‘Hypothyroidism’ is the name given to low thyroid function, with ‘Hyperthyroidism’ referring to overactive function. Symptoms of imbalance include cardiac dysfunction, heat and cold intolerance, weight gain or loss, mood symptoms, hyper or hypo activity, among many.
Some of the many functions of Thyroid hormone:
- Helping fetus develop in the womb
- Cell function, metabolic rate, metabolism
- Energy production
- Balanced function of every organ system – especially liver, heart and kidneys
- Fat synthesis / breakdown
- Protein synthesis / breakdown
- Lipid balance / metabolism – including cholesterol levels
- Absorption/utilizing of glucose – insulin
- Muscle movement
- Brain and nervous system development, maturation and function
- Cognition and mood balance
- Healthy scalp hair and pigmentation
Growth hormone is vital in the development of children, yet also plays a key role in maintaining adult health. Made in the pituitary gland, too little growth hormone causes dwarfism in children, while too much leads to gigantism with heights in excess of 8 feet possible if untreated. In adults, excess growth hormone causes an increase in the size of ‘flat’ bones such as the skull, hands, feet and face, although there’s no corresponding increase in height.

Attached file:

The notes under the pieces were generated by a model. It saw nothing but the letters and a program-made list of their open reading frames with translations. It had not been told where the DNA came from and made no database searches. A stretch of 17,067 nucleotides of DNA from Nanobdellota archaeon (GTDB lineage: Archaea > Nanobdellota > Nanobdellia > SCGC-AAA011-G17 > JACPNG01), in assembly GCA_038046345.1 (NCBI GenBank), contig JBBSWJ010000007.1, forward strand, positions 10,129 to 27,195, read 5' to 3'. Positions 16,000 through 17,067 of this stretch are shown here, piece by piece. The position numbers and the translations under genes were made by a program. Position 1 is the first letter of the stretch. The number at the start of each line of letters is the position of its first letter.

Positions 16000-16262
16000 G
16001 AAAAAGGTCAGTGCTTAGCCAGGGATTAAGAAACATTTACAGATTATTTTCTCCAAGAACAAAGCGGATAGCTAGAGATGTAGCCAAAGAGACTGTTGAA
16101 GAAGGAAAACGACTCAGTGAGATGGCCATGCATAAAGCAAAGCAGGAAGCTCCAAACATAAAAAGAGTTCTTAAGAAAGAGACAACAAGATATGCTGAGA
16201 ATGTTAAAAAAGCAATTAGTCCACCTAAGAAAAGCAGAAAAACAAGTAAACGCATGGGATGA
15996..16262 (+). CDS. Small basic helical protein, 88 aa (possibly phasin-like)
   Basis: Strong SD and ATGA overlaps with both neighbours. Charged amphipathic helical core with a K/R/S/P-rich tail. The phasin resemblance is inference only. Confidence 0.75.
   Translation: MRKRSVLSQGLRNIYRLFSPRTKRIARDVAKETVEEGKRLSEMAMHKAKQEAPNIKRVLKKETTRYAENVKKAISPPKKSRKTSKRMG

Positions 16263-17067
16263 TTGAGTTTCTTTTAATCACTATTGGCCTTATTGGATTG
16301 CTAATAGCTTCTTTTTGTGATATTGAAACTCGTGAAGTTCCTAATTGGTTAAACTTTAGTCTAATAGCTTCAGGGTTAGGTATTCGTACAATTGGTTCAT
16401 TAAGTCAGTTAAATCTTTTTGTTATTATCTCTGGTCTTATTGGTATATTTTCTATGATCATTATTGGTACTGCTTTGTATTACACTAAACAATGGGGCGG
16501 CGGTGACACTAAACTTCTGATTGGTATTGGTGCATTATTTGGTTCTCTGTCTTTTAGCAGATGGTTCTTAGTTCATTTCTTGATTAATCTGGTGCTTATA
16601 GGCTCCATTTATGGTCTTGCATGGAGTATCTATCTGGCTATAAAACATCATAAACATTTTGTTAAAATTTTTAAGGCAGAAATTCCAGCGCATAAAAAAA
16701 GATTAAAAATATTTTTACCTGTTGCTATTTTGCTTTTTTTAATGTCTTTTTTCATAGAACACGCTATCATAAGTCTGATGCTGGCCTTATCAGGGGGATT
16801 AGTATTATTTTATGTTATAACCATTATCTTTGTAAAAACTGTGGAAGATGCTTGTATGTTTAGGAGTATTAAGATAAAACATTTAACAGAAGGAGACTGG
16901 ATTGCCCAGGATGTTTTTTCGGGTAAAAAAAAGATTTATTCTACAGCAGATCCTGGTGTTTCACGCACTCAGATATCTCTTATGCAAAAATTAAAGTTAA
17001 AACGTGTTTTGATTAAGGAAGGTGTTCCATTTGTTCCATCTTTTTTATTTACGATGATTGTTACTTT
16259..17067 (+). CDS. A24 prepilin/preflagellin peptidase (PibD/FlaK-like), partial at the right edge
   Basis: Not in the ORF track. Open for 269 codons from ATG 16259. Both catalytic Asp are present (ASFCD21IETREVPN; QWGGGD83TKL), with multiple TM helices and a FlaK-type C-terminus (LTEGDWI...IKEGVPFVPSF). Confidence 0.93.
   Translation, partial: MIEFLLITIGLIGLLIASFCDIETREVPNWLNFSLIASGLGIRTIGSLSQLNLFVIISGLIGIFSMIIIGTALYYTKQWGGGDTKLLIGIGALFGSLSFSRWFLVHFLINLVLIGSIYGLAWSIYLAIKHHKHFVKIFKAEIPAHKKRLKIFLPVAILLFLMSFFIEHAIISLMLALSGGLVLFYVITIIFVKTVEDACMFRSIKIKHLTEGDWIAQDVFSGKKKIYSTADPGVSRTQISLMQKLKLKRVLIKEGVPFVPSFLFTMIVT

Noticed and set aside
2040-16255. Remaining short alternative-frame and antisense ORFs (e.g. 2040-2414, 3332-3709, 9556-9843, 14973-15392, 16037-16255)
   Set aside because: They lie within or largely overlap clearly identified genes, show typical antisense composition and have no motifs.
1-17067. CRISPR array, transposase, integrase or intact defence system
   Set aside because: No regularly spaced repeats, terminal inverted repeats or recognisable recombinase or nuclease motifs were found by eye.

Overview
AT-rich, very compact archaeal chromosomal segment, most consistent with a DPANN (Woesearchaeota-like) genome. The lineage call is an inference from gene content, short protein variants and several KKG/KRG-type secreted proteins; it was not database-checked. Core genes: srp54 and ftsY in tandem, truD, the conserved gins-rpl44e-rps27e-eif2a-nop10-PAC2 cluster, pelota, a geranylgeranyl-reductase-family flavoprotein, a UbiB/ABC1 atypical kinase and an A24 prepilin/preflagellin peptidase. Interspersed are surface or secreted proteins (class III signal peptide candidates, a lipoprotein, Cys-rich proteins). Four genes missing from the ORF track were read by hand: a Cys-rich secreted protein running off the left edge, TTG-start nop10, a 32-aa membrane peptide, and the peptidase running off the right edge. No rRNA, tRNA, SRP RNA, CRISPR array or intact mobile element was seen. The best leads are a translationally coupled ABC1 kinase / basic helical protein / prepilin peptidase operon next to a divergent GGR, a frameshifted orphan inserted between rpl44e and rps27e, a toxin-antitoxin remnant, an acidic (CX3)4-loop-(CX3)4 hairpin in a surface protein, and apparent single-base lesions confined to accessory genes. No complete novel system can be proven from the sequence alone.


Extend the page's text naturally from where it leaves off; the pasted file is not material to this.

Whether too much or too little, an imbalance in growth hormonal levels diminishes your quality of life. Altered body composition, reduced muscle mass, excess fat, reduced mobility, physical and mental fatigue and mood swings are all symptoms of low Growth hormone.
The FDA has limited growth hormone use. Due to abuse by athletes many years ago, physicians do not have the privilege to prescribe growth hormone unless a documented deficiency is demonstrated by a specific test. Unfortunately, with this test almost all people fall within the normal range, even if they are not normal for themselves, and would greatly benefit from replacement. The other limitation is cost. The good news is that by optimizing Estradiol, Progesterone in women, and Testosterone in men, growth hormone secretion and utilization will be optimized.Back To Top Top Arrow